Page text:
More than 1,500 people have died from the devastating floods in Pakistan that, at one point, had about one-third of the country underwater. Megadroughts in the West U.S. are threatening Lake Powell. Wildfires have been burning through Spain and Portugal. Heat waves have dried up part of China’s Yangtze River.
It’s getting harder and harder to ignore the disasters being caused by global warming. “Business leaders of all ages are responding—and many of them are saying we think we can make a difference with our business models and with our business plans,” former vice president Al Gore, who has spent decades warning about what rising temperatures will do to the planet, told me peppily over a Zoom call recently.
Gore has a front seat to how businesses are reacting as an investor. About 18 years ago, he launched Generation Investment Management, a sustainable investment company that invests across the public and private markets and now oversees about $35 billion in assets. On the private side, the firm’s growth equity arm raised a $1.7 billion fund earlier this year and now has about 18 investors on its growth equity team, which is led by Lila Preston.
“We don’t see a drying up of startups or even funding for these companies,” Preston says of companies geared at tackling problems in climate, health, or financial inclusion—startups she describes as sitting under the umbrella of “sustainable.”
The firm, which publishes annual research on sustainability, has pegged the Russian invasion of Ukraine and the passage of the Inflation Reduction Act as major inflection points in its most recent report, released this week, which lays out where the firm sees opportunity in the power, transportation, land and food, and other markets.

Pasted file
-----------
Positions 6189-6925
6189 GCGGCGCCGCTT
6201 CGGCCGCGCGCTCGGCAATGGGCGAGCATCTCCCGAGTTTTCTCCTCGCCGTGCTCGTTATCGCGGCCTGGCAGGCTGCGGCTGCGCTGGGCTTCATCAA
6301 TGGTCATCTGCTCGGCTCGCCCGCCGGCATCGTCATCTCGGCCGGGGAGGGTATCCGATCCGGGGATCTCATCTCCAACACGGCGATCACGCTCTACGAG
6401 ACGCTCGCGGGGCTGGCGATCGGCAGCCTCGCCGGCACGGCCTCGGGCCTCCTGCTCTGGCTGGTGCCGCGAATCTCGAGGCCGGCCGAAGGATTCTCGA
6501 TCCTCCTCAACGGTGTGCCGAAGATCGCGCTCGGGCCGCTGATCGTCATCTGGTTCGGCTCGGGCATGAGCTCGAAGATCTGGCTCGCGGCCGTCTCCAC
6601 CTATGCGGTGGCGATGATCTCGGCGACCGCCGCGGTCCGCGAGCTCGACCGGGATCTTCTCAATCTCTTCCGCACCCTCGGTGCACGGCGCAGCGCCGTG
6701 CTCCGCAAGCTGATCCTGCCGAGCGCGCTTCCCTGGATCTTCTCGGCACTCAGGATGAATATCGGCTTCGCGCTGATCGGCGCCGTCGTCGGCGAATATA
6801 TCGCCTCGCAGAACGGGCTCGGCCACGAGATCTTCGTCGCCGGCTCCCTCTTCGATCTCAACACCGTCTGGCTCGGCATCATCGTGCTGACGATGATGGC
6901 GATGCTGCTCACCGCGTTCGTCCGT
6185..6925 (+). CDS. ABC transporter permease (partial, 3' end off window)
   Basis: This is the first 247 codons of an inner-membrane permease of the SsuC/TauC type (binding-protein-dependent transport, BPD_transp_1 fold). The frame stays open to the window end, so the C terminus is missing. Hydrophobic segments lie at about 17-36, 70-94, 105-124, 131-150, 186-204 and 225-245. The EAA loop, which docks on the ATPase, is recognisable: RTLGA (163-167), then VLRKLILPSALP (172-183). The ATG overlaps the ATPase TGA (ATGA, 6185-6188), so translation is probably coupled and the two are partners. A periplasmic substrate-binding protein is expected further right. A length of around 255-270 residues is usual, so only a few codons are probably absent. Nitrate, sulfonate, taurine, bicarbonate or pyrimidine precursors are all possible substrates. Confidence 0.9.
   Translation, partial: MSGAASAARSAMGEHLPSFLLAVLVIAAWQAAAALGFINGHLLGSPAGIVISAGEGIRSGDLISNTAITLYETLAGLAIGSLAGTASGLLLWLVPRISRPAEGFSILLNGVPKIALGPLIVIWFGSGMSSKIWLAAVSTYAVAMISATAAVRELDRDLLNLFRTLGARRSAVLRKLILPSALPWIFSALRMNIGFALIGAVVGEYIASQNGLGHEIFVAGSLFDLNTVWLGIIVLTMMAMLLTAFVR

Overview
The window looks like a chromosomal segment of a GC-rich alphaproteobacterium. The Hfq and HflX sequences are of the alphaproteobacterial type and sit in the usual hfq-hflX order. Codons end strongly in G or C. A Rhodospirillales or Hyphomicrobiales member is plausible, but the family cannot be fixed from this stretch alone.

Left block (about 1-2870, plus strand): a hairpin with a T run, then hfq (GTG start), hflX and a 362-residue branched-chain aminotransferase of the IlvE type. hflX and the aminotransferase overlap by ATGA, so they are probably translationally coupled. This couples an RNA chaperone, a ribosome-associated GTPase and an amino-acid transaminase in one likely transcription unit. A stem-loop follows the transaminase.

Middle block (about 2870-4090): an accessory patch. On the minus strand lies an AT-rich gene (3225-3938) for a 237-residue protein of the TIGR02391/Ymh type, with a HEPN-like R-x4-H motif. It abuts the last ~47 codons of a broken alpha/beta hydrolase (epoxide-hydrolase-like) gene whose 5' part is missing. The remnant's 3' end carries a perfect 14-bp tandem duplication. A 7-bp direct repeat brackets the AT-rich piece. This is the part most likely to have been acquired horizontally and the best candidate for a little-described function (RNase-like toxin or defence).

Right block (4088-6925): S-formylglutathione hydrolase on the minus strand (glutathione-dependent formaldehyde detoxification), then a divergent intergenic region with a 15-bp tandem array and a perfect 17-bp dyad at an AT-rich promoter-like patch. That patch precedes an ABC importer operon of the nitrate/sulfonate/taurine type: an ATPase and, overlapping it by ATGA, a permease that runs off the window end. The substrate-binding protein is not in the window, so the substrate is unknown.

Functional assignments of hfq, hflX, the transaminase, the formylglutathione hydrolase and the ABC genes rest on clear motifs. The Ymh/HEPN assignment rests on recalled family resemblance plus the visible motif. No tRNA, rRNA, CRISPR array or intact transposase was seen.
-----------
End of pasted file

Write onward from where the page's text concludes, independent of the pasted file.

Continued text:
In Europe, which is highly dependent on Russia for oil and gas, that dependence has become a “national security concern,” Gore says, in addition to the environmental and business concerns it was already posing. And Gore says the new legislation in the U.S. is a “threshold crossed” as it is the “largest investment in the sustainability transition that we have ever seen on the part of any country.” He is already seeing companies Generation backs making changes in order to qualify for the tax credits they can receive by transitioning to clean energy.
“I think it’s going to be a real game changer,” Gore says.
Preston anticipates that Generation will invest in between 15 to 18 companies from the new growth fund. Generation has already backed Gloat, an A.I.-powered career development marketplace that helps managers make data-informed hiring decisions. The firm has closed another investment focused on planetary health, but Preston says they aren’t ready to share what it is.
Preston acknowledged that both the public and private markets are in a period of volatility, but said that “company fundamentals remain strong,” even if companies have to “hunker down and think about their cost structures.”
“These are not trends. They are movements,” Preston says. “We are absolutely shifting massive swaths of our economy for a lower footprint and a more sustainable model—and that just has a lot of economic opportunity.”